'Ah! It's the City. You know that well enough, I daresay. Be off! We haven't got anything for you.'
'I don't want anything, thank you,' was the timid answer. 'Except to know the way to Dombey and Son's.'
The man who had been strolling carelessly towards her, seemed surprised by this reply, and looking attentively in her face, rejoined:
'Why, what can you want with Dombey and Son's?'
'To know the way there, if you please.'
The man looked at her yet more curiously, and rubbed the back of his head so hard in his wonderment that he knocked his own hat off.
'Joe!' he called to another man - a labourer- as he picked it up and put it on again.
'Joe it is!' said Joe.
'Where's that young spark of Dombey's who's been watching the shipment of them goods?'
'Just gone, by t'other gate,' said Joe.
'Call him back a minute.'
Joe ran up an archway, bawling as he went, and very soon returned
with a blithe-looking boy.
'You're Dombey's jockey, ain't you?' said the first man.
'I'm in Dombey's House, Mr Clark,' returned the boy.
'Look'ye here, then,' said Mr Clark.
Obedient to the indication of Mr Clark's hand, the boy approached towards Florence, wondering, as well he might, what he had to do with her. But she, who had heard what passed, and who, besides the relief of so suddenly considering herself safe at her journey's end, felt reassured beyond all measure by his lively youthful face and manner, ran eagerly up to him, leaving one of the slipshod shoes upon the ground and caught his hand in both of hers.
'I am lost, if you please!' said Florence.
'Lost!' cried the boy.
'Yes, I was lost this morning, a long way from here - and I have had my clothes taken away, since - and I am not dressed in my own now - and my name is Florence Dombey, my little brother's only sister - and, oh dear, dear, take care of me, if you please!' sobbed Florence, giving full vent to the childish feelings she had so long suppressed, and bursting into tears. At the same time her miserable bonnet falling off, her hair came tumbling down about her face: moving to speechless admiration and commiseration, young Walter, nephew of Solomon Gills, Ships' Instrument-maker in general.
Mr Clark stood rapt in amazement: observing under his breath, I never saw such a start on this wharf before. Walter picked up the shoe, and put it on the little foot as the Prince in the story might have fitted Cinderella's slipper on. He hung the rabbit-skin over his left arm; gave the right to Florence; and felt, not to say like Richard Whittington - that is a tame comparison - but like Saint George of England, with the dragon lying dead before him.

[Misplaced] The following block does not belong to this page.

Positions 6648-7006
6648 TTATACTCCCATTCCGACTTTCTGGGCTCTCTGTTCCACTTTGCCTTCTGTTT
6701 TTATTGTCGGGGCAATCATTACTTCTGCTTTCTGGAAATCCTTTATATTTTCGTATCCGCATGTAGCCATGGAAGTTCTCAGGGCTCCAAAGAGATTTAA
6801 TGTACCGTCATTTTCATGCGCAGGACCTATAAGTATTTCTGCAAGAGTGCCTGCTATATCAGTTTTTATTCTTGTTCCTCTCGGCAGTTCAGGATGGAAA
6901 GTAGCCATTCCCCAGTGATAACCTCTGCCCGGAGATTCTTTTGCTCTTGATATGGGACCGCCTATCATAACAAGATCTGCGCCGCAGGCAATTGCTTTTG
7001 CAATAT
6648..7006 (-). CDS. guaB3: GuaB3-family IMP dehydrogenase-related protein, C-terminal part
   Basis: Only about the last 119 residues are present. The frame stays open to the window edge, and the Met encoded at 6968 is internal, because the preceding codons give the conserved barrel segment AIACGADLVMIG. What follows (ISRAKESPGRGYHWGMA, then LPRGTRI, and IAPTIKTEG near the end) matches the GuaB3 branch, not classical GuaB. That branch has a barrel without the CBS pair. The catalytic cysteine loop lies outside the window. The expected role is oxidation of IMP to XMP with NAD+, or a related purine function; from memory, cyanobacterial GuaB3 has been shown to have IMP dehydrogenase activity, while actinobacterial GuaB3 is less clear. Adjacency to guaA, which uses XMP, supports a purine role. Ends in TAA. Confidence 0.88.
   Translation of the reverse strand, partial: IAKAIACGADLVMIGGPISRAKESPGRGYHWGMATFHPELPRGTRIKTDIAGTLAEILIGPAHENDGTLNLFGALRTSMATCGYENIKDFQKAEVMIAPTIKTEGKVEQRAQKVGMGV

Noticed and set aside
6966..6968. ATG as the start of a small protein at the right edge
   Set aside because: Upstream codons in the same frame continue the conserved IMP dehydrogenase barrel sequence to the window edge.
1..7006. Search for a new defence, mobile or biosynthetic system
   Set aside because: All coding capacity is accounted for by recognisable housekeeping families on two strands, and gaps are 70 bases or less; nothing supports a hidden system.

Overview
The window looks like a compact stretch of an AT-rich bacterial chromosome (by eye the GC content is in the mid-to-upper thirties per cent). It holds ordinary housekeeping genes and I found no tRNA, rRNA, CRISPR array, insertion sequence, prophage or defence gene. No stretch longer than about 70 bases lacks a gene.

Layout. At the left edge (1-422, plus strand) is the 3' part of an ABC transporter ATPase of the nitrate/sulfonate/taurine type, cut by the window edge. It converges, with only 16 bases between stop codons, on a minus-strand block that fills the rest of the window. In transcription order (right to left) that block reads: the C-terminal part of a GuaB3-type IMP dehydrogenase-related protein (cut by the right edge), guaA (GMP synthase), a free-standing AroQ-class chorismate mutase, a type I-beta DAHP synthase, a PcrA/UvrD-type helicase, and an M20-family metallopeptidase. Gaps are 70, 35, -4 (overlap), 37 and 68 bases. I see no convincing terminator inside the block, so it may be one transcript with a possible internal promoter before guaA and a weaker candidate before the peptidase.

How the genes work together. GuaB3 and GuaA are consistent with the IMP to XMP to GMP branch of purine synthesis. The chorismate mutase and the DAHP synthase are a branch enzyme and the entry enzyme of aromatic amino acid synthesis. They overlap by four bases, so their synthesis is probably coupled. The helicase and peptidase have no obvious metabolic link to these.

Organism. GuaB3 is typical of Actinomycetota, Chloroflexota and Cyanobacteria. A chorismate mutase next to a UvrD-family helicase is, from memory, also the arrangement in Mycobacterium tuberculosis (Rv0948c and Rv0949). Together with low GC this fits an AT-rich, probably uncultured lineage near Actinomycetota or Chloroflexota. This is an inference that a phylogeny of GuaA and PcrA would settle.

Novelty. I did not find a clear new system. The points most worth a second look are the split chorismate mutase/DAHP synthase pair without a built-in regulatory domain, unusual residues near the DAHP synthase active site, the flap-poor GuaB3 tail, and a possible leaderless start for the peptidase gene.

'Don't cry, Miss Dombey,' said Walter, in a transport of
'What a wonderful thing for me that I am here! You are as safe now as if you were guarded by a whole boat's crew of picked men from a man-of-war. Oh, don't cry.'
'I won't cry any more,' said Florence. 'I am only crying for joy.'
'Crying for joy!' thought Walter, 'and I'm the cause of it! Come along, Miss Dombey. There's the other shoe off now! Take mine, Miss Dombey.'
'No, no, no,' said Florence, checking him in the act of impetuously
pulling off his own. 'These do better. These do very well.'
'Why, to be sure,' said Walter, glancing at her foot, 'mine are a mile too large. What am I thinking about! You never could walk in mine! Come along, Miss Dombey. Let me see the villain who will dare molest you now.'
So Walter, looking immensely fierce, led off Florence, looking very happy; and they went arm-in-arm along the streets, perfectly indifferent to any astonishment that their appearance might or did excite by the way.
It was growing dark and foggy, and beginning to rain too; but they cared nothing for this: being both wholly absorbed in the late adventures of Florence, which she related with the innocent good faith and confidence of her years, while Walter listened as if, far from the mud and grease of Thames Street, they were rambling alone among the broad leaves and tall trees of some desert island in the tropics - as he very likely fancied, for the time, they were.